Mexico’s Name

articles History & People

Discussion Thread Forum

Posted by stephanea araujo on November 04, 1999

hi! does anyone know how Mexico got its name and when the people as a whole were first called Mexicans? does it have something to do with the Aztecs whom I think were also called the Mexias or Mexicas or something along those lines?

Posted by Frank Simons on November 05, 1999

The Mexica (pronounced Mesheeka) were the dominant native group in pre-Colombian Mexico. Montezuma is their best-known emperor, though not their last. One emperor, Cuauhtémoc, followed him. He resisted Cortez fiercely, but was finally defeated at Tenochtitlan. The term Aztec is from Aztlan, an island on a lake far away from the lake in which Tenochtitlan was located. The term did not become commonly used until the eighteenth century, 200 years after the conquest by Cortez.

This is probably more than you wanted to know!!

Posted by J. Black on November 06, 1999

Hernán Cortés occasionally referred to the City of Tenochtitlán (the Aztec capitol) as Mejico y Tenochtitlán in his Cartas de Relación de la Conquista de México, the letters he wrote to the Spanish throne documenting the conquest. The tribe of nomads that settled the city of Tenochtitlán were the Mexica (pronounced me-SHEE-ka), who had migrated from the north, from their legendary origins of Aztlán. As early as the Spanish conquest, Mexico City took on the name Ciudad de México.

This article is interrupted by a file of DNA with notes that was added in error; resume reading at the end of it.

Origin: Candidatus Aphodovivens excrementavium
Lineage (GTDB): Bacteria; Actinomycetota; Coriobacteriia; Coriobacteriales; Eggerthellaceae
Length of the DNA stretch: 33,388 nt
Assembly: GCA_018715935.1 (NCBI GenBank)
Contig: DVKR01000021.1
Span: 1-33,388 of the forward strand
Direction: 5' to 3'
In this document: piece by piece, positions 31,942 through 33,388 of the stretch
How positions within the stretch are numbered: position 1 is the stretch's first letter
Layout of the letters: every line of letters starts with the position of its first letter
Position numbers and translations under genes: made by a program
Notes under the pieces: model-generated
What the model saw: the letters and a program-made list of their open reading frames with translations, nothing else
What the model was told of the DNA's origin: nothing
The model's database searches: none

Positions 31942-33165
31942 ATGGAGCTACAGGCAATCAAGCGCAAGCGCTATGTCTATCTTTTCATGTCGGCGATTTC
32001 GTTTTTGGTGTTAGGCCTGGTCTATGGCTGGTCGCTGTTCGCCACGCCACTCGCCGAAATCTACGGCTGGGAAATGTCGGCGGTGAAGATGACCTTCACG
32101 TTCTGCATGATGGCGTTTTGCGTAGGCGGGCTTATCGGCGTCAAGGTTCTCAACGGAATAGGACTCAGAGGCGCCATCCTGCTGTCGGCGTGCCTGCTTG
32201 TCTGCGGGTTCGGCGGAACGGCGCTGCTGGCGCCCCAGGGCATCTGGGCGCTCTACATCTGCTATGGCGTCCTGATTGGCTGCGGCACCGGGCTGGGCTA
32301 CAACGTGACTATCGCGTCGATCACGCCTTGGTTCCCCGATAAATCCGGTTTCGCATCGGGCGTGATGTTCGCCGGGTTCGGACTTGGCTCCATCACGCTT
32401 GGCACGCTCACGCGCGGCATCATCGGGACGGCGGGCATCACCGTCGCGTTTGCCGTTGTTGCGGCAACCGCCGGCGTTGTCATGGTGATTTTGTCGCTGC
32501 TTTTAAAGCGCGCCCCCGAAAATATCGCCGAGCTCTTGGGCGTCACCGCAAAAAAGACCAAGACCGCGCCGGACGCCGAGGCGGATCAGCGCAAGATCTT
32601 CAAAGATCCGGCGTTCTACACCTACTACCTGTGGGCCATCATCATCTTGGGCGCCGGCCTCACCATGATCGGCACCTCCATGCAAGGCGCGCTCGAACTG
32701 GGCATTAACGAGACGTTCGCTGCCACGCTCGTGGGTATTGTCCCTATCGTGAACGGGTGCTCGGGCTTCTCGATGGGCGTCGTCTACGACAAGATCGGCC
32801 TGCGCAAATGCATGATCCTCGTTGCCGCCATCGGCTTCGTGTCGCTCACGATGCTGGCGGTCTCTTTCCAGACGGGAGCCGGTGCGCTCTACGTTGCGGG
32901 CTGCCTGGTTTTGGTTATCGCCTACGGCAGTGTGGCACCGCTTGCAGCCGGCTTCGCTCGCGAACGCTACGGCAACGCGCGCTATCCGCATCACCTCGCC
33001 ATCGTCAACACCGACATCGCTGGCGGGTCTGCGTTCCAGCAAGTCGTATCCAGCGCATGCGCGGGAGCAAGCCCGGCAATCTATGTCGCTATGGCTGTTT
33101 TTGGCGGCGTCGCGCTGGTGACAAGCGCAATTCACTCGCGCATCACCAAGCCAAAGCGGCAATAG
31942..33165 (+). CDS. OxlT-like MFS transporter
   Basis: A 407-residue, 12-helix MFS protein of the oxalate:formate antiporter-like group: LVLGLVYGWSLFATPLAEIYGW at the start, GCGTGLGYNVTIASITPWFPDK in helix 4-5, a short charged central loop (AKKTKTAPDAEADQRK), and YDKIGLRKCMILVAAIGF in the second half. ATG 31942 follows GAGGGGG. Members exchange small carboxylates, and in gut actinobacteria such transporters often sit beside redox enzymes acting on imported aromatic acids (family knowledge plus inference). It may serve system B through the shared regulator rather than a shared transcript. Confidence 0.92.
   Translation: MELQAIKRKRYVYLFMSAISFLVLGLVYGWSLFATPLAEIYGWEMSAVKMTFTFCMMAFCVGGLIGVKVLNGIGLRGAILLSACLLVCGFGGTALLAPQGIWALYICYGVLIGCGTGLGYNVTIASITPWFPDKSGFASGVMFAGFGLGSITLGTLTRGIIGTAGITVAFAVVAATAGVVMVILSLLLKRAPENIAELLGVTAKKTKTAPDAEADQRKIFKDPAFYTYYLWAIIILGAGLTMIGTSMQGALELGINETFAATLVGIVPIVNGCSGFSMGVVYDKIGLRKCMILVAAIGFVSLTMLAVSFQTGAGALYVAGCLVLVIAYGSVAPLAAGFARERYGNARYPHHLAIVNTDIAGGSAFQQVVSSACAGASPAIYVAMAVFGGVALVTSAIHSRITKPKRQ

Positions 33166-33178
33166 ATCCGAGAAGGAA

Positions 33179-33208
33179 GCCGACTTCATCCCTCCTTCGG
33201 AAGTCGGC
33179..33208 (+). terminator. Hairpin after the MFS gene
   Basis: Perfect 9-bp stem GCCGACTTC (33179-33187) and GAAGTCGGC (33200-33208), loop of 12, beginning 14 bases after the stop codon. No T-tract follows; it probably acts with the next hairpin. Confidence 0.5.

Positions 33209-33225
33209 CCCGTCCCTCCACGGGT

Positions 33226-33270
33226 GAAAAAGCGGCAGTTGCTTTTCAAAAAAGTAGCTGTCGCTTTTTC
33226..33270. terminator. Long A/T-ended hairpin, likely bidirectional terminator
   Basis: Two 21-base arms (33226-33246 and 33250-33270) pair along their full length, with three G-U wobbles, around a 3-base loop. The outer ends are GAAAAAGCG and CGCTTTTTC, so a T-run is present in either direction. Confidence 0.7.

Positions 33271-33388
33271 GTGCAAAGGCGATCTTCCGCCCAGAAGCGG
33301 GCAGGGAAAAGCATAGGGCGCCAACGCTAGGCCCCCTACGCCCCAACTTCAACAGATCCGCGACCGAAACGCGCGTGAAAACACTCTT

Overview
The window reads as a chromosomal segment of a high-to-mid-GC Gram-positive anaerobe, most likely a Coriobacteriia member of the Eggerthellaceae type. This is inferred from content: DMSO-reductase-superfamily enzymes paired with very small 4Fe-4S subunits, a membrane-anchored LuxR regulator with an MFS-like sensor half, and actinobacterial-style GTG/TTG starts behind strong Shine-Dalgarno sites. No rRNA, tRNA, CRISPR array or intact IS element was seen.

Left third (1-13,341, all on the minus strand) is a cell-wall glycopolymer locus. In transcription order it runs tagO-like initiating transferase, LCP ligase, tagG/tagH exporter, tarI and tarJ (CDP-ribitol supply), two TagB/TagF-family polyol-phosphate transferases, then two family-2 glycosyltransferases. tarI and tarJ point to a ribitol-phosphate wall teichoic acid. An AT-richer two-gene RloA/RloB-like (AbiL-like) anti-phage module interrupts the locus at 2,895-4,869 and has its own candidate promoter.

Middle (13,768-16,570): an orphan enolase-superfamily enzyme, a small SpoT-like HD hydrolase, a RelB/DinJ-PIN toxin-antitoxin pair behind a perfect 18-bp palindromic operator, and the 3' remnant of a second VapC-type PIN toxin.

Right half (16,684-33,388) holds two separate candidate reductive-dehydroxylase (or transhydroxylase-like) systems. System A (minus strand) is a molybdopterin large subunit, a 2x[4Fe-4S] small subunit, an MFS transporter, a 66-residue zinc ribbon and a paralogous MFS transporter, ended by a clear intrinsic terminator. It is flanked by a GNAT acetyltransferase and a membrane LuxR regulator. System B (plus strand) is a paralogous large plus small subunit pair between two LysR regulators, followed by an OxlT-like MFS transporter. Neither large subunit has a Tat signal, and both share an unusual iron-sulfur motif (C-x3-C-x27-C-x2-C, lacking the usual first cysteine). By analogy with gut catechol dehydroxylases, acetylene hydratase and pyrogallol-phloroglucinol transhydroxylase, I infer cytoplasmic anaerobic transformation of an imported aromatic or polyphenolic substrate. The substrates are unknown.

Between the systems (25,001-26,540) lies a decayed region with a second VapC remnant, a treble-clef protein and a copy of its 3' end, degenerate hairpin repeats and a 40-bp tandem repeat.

But when did the people as a whole refer to themselves as Mexicans?

During the colonial period the entire area of Mexico and approximately half of the United States was a colony of Spain, and its official name was Nueva España, or New Spain. But as early as 1648, in his work Imagen de la Vergen María Madre de Dios de Guadalupe, the priest Miguel Sánchez referred to his beloved homeland as México. Other appearances in the seventeenth century of the term México, as referring to the land and her people can be seen in the works of famous writers of the time, Sor Juana Ines de la Cruz and Carlos de Sigüenza y Góngora. In their writings they successfully attempted to differentiate themselves from the Spanish peninsulares. By the following century the famous Jesuit priest Francisco Javier Clavijero wrote his Historia antigua de México, using the term even though the territory was still officially called New Spain.

Upon Mexican independence from Spain, Mexico became the official name of the country.

Julie Black

Published or Updated on: November 4, 1999 by Discussion Thread Forum © 2009
Share This:
Tagged

Leave a Reply

Your email address will not be published.